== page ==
HARNESSING POTENTIAL: HOW TO UTILIZE THE MINDS OF POOR COMMUNITIES

Image result for urban neighborhoodS

“A dream deferred.”


the ghetto

America’s inner cities have long been known for crime and poverty. But they were not always like that in this country. At one point in time the neighborhoods were communities where even gangs weren’t the vigilant criminal element they are now. But what about the lost talent that exist in these environments? What about all the young people who had so much to give, but turned to an ugly way of life to survive? People who could have been CEO’s of multinational organizations turned to drugs and became kingpins.

untapped talent

The inner cities are famous for turning out countless athletes and entertainers. But what about the wave of engineers and business executives throughout the communities. Because when you look at a young man who turned to crime and managed to operate a $10 million to $100 million plus crime syndicate, imagine if that mind was cultivated for good. What could that same young become if he grew up in an environment like a Bill Gates or Mark Zuckerberg. Investing in the great mind of the youth could spur out an entirely new industry, or further grow an existing one.

who is capable of what

How do you know who is capable of what in life? And answer to that question is, you don’t know. It’s very hard to understand who has the skills to do what until they step into the real world. But the problem with so many young men and women in poor communities is that they get in  trouble before you can tap the talent. And the talent you see in the crime can’t be parlayed into something because they’re facing big jail time. So what you have to do is create better programs in these environments that will cultivate these great minds. Because the time they spend in jail could actually mean time spent building something great in America.


My Personal Website: www.faheemjackson.squarespace.com

Instagram Me: @theefaheemjackson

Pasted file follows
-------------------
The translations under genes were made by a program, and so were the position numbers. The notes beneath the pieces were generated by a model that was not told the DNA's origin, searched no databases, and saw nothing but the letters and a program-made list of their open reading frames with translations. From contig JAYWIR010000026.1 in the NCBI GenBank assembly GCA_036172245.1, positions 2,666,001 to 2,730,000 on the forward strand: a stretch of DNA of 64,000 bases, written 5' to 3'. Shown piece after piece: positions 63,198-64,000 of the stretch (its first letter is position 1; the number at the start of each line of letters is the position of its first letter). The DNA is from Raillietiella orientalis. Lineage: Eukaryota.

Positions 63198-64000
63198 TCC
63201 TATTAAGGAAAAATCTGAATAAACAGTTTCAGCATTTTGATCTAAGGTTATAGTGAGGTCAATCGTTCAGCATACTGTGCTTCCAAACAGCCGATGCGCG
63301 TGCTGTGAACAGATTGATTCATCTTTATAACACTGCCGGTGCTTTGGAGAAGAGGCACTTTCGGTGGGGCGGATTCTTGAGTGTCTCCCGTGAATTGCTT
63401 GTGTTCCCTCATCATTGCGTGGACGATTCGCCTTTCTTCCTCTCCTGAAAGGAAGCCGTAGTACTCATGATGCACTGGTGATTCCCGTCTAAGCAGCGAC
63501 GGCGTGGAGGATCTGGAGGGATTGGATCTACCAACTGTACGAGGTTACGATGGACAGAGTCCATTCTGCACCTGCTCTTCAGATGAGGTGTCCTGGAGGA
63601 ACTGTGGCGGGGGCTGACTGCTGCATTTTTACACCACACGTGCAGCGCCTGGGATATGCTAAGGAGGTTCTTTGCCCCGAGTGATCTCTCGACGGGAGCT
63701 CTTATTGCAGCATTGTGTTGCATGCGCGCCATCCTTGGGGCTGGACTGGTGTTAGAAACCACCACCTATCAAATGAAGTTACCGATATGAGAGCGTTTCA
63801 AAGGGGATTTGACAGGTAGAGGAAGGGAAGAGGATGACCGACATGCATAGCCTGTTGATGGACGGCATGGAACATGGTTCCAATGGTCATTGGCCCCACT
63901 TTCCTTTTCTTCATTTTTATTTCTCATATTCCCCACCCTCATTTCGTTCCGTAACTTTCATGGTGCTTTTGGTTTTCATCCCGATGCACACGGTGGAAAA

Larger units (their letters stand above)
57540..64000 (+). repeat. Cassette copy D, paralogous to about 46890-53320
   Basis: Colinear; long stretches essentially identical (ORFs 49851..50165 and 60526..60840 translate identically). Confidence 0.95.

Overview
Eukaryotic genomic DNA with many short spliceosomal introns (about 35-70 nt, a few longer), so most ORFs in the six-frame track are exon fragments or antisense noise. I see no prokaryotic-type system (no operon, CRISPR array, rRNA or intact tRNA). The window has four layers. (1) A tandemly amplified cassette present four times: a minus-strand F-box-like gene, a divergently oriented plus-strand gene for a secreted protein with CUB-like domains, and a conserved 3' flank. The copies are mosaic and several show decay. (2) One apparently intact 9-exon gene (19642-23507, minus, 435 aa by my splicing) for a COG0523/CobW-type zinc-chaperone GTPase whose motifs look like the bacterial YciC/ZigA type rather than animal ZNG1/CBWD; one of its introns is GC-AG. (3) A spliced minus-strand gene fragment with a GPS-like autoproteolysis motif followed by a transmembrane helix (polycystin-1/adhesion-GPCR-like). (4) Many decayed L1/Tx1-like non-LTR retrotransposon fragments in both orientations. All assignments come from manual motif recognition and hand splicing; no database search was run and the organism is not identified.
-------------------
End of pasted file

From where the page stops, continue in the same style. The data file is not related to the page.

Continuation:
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Author: faheemjackson44

I am from Racine, Wisconsin where I was raised until I graduated high school back in the year 2006. That entire time growing up in my mother's house, I was a student athlete. My goal was to embark on a general business career or athletics. But injuries through sports stopped a sports path, so I decided upon business with a focus in marketing. While attending undergraduate school at University of Wisconsin-Parkside, I began to write screenplays in my senior year. At first it was for fun, but I quickly learned writing allow me to transfer negative energy into characters I created. This led to a decrease in depressing mood swings, which in turn boosted my quality of life. After undergraduate school in May of 2011, I move to New York City for graduate school. While pursuing my MBA, I continued to write screenplays, but always wanted to write novels as well. I finished graduate school back in the year 2014, but wrote screenplays until I began thinking of my first short film, first First Day Fears. While finishing my fifth feature length screenplay, I started to write my first novel this year. So far, I have finished my first short film and working on my next one (Freedomless Speech), and recently self published my first novel (The Boy Who Could Talk To God) and short stories book (Faheem Jackson Short Story Collection Volume 1). My feature length screenplays have been put on temporary hold to finish my short films and books, but I am making good progress on my sixth feature length screenplay. With year 2017 ending, I am currently writing my novel Precinct 86 and Faheem Jackson Short Story Collection Vol. 2. I have started teaching myself photography and will pursuing that by summer of 2018, along with my videography, podcast later on, and more research for my documentary.

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